Marketing and promotion

Marketing is a process in which individuals or groups connect with broad and/or targeted groups of people to achieve a clearly-defined outcome.

Examples of basic sports club marketing:

  • Placing information about membership registrations in the local newspaper or on roadside signs.
  • Offering a discount on court hire prices to induce greater use of the courts.
  • Improving club facilities.
  • Being helpful to prospective members.

All of these things help position a club to achieve set goals, which can include:

  • Attract new members and retain current members.
  • Attract sponsors.
  • Increase revenue.
  • Build community goodwill.

No matter what a club wants to achieve, it’s highly likely a marketing plan can contribute to a positive outcome.

Marketing plan

A marketing plan assists you to integrate your total marketing effort. It ensures a systematic approach to developing products and services to meet and satisfy your customers’ needs.

After conducting your market research and selecting your target market, the next step is to prepare a marketing plan. A marketing plan is a written policy of a market strategy, how long it is going to take to implement and complete.

Environmental analysis

  • A discussion about the industry you are entering, in an historical and a geographical sense.
  • A look at changes, advancements and trends over the last 10-15 years, and the current situation at an international, national, state and local level.
  • Identify where your particular business fits into the industry and why there is an opportunity for your business.

Products and services

  • A full description of the range of products sold and/or services offered, emphasising differences, improvements, innovations etc. compared to other products/service on the market.

Customer demographics

  • Indicate who your customers will be in each segment, their age, sex, lifestyle, interests, geographic location.
  • How many are there in the areas you are going to service?
  • Competition and competitive advantage
  • List three of your major competitors.
  • Make a realistic assessment of their strengths and weaknesses.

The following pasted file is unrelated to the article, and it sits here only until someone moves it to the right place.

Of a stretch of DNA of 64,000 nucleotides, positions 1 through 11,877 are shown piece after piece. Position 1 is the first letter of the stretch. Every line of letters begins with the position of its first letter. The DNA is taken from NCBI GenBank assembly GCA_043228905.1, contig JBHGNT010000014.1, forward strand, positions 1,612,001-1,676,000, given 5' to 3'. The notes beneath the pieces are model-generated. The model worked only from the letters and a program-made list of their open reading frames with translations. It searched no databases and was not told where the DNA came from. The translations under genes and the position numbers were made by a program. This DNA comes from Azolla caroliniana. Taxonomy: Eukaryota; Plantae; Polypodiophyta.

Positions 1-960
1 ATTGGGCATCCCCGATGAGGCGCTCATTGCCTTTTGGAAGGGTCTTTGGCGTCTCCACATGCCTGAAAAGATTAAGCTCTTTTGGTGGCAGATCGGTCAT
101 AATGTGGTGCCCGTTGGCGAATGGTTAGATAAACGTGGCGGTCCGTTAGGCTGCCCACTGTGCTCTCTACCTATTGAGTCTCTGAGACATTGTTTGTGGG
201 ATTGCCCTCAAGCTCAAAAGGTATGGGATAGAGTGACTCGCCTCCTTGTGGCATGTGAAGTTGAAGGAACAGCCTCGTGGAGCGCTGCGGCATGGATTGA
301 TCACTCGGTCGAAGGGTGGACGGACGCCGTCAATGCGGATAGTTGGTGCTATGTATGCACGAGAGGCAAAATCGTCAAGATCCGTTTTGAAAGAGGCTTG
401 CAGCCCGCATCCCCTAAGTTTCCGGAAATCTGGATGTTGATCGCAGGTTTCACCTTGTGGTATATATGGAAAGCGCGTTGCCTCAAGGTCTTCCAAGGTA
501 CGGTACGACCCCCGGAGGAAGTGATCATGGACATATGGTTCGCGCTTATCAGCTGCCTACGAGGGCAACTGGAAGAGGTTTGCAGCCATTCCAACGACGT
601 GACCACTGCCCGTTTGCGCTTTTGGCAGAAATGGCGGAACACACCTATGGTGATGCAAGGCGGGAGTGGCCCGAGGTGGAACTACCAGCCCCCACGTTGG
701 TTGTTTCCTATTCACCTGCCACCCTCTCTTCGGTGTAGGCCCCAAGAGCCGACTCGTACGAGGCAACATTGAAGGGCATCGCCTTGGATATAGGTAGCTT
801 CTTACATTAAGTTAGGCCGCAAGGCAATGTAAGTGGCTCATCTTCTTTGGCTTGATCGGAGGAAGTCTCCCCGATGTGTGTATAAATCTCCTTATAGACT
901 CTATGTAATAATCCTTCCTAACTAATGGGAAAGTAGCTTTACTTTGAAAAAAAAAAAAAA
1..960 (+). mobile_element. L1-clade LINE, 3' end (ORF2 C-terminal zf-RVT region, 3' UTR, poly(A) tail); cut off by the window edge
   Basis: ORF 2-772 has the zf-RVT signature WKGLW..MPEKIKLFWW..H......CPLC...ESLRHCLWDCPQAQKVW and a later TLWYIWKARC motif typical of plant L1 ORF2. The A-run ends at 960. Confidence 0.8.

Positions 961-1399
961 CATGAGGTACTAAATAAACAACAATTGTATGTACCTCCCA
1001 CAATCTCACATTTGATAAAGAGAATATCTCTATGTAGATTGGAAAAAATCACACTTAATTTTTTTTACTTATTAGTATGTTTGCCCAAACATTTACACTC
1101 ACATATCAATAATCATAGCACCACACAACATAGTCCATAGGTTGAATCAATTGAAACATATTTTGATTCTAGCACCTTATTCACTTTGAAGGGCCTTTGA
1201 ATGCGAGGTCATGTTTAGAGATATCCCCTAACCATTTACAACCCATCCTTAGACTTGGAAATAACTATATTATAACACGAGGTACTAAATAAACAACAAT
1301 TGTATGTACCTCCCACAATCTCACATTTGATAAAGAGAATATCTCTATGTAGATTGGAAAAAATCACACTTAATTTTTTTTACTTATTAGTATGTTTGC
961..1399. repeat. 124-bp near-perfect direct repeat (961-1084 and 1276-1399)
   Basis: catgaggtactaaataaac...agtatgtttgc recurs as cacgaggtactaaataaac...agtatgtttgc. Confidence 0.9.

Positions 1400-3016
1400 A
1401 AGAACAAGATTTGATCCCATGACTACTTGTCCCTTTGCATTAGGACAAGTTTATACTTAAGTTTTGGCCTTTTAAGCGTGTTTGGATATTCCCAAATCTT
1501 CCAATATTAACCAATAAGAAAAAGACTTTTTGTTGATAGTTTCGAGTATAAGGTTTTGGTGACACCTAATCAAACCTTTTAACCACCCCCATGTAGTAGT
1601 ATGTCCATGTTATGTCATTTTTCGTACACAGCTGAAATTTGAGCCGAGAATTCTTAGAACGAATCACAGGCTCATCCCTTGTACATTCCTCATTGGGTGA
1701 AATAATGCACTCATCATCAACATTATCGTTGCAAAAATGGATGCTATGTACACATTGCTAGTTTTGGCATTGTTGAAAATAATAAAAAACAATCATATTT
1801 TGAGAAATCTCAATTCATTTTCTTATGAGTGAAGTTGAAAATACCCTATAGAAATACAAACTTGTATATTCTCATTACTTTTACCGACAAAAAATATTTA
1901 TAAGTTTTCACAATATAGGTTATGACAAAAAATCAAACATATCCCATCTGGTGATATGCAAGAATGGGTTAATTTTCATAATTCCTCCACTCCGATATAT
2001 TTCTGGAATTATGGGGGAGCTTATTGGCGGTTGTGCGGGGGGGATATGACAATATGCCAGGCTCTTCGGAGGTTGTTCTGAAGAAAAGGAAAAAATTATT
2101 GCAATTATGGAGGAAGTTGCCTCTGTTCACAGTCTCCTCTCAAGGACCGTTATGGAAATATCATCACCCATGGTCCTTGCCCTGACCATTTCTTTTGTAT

• How will you address their strengths and capitalise on their weaknesses?
  • How many staff do they have?
  • How long have they been in business?
  • What position do they have in the market? (for example quality, price, service).
  • Do they have a waiting list for their product/service?
  • Indicate why you think people would change their current buying habits to become your customers.
  • How will your competitors react when you enter the market?
  • Will your business have any adverse effect on other competing businesses?
  • What is your competitive advantage?

Price strategy

  • What pricing technique will you use? Explain why.
  • What are your prices? Include a list of prices.
  • Classify your goods and services (for example GST taxable supply, GST free or input taxed)

Advertising and promotional strategy

  • List the methods you will use and the cost of bringing your product/service to the attention of prospective customers, e.g. in which publication will you advertise.
  • Will you use direct marketing campaigns, if appropriate.
  • What promotional literature will you be developing, for example flyers, etc.
  • What other promotional tools will you use?
  • Prepare a timetable for 12 months of all promotional activities, remember to include the costings in your cash flow.
Timetable for 12 months of all promotional activities
TaskDate requiredCostExpected result
    
    
    
Total cost   

Strengths, weaknesses, opportunities abd threats (SWOT) analysis

  • A grid identifying your strengths, weaknesses, opportunities and threats.
  • Include a discussion of how you will take advantage of the strengths and opportunities and what action you will take to counter the weaknesses and threats.
Sample SWAT analysis
Strengths Weaknesses OpportunitiesThreats
    
    

Market research 

  • Details of the results of your market research produced from primary and secondary resources.
  • Include details of any surveys/questionnaires used.
  • Include tables and charts as appropriate.

Market targets

  • How many products (or hours of service) are you going to sell. The targets need to be realistic, achievable and sufficient to make a profit.
  • Present them in a table showing your targets for the first 12 months of operation.
  • Make allowance for seasonal factors and the time required to go from a new business to full operation.
Page reviewed 05 July 2019